A cold day in March on the Forest Way

When we planned a cycle ride along the Forest Way we were hoping for some nice early spring sunshine, find some basking snakes and various small creatures starting to come alive as the temperature starts to rise.

However, only a small group of us ventured out on what was really rather a cold Sunday afternoon to cycle along the old railway line and see what we could find. The new migrants are increasingly audible, and Tom pointed out some Chiffchaff (Phylloscopus collybita) on the way.

Our goal was the pond on the way to Hartfield, which is often a great spot for a wide variety of species. Even the birds were a bit thin on the ground, though we did hear a Stock Dove (Columba oenas) and a Green Woodpecker (Picus viridis).

With such meagre pickings in the animal kingdom we focussed on the plants and fungi (and lichens) instead. Barren Strawberry (Potentilla sterilis) was now coming into flower. You can distinguish it from Wild Strawberry (Fragaria vesca) by the fact that you can see its green sepals between the petals.

Picture of Potentilla sterilis

Barren Strawberry (Potentilla sterilis)

There was also some Common Dog Violet (Viola riviniana) with its creamy spur, largely hidden in the picture, and an emergent Square-stalked St Johns Wort (Hypericum tetrapterum), with its translucent dots on its leaves, and black dots along their edge (and the square stalk, of course). Large amounts of Meadowsweet (Filipendula ulmaria) were also beginning to emerge.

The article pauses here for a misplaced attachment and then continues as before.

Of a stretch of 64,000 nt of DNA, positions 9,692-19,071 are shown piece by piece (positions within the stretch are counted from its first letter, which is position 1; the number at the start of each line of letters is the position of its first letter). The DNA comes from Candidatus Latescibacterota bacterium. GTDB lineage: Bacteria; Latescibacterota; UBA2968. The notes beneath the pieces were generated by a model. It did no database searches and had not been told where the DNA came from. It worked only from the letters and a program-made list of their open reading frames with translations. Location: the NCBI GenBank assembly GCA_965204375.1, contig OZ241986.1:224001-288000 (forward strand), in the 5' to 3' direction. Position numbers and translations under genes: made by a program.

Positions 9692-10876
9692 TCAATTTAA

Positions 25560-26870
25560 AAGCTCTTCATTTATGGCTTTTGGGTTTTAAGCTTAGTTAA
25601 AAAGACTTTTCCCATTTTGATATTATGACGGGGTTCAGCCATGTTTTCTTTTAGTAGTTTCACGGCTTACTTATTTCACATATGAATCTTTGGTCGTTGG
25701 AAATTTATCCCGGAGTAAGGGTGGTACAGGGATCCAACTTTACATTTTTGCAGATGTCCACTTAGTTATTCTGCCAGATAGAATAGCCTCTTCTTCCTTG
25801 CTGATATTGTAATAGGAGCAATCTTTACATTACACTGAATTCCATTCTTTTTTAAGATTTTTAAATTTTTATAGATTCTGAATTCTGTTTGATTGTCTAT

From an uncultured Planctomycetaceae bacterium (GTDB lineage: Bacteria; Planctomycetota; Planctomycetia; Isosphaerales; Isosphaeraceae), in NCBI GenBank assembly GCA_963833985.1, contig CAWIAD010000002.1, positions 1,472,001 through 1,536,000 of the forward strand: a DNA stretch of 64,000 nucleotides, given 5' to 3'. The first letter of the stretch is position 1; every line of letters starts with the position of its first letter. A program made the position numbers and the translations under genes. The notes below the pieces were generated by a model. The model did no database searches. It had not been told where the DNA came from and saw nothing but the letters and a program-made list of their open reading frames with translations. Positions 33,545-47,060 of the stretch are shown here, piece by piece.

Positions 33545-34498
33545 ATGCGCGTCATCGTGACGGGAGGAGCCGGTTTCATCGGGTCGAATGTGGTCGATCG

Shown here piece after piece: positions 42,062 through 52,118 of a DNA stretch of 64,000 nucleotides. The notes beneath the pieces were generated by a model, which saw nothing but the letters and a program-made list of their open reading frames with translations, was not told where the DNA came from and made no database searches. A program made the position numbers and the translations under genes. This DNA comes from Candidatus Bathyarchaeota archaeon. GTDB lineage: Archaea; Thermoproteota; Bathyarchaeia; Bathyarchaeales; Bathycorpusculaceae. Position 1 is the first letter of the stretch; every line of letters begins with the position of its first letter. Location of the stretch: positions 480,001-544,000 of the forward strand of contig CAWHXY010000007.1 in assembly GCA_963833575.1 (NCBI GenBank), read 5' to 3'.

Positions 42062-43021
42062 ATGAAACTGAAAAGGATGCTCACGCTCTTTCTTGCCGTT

Picture of Filipendula ulmaria

Meadowsweet (Filipendula ulmaria)

There were a few interesting epiphytes on the trees by the pond, including the liverwort Metzgeria violacea, which has gemmae on its leaf tips, and then we finished off by looking at the brickwork under the bridge. There we found the fern Wall Rue (Asplenium ruta-muraria), the common wall and roof moss Grimmia pulvinata, and the common lichen Ochrolechia parella.

Picture of Asplenium ruta-muraria

Wall-rue (Asplenium ruta-muraria)

Picture of Grimmia pulvinata

Grimmia pulvinata

Picture of Ochrolechia parella

Ochrolechia parella

Still, the highlight of the afternoon was in a field on the way back where there were dozens of Fieldfares (Turdus pilaris) with some Redwings (Turdus iliacus), all feeding in anticipation of heading off to Scandinavia and beyond for the summer. By the time we meet next month it should certainly have got warmer…

Afterword (5 May 2015): Some small fungi that we collected on the day were subsequently determined, and are described in the article The importance of looking.


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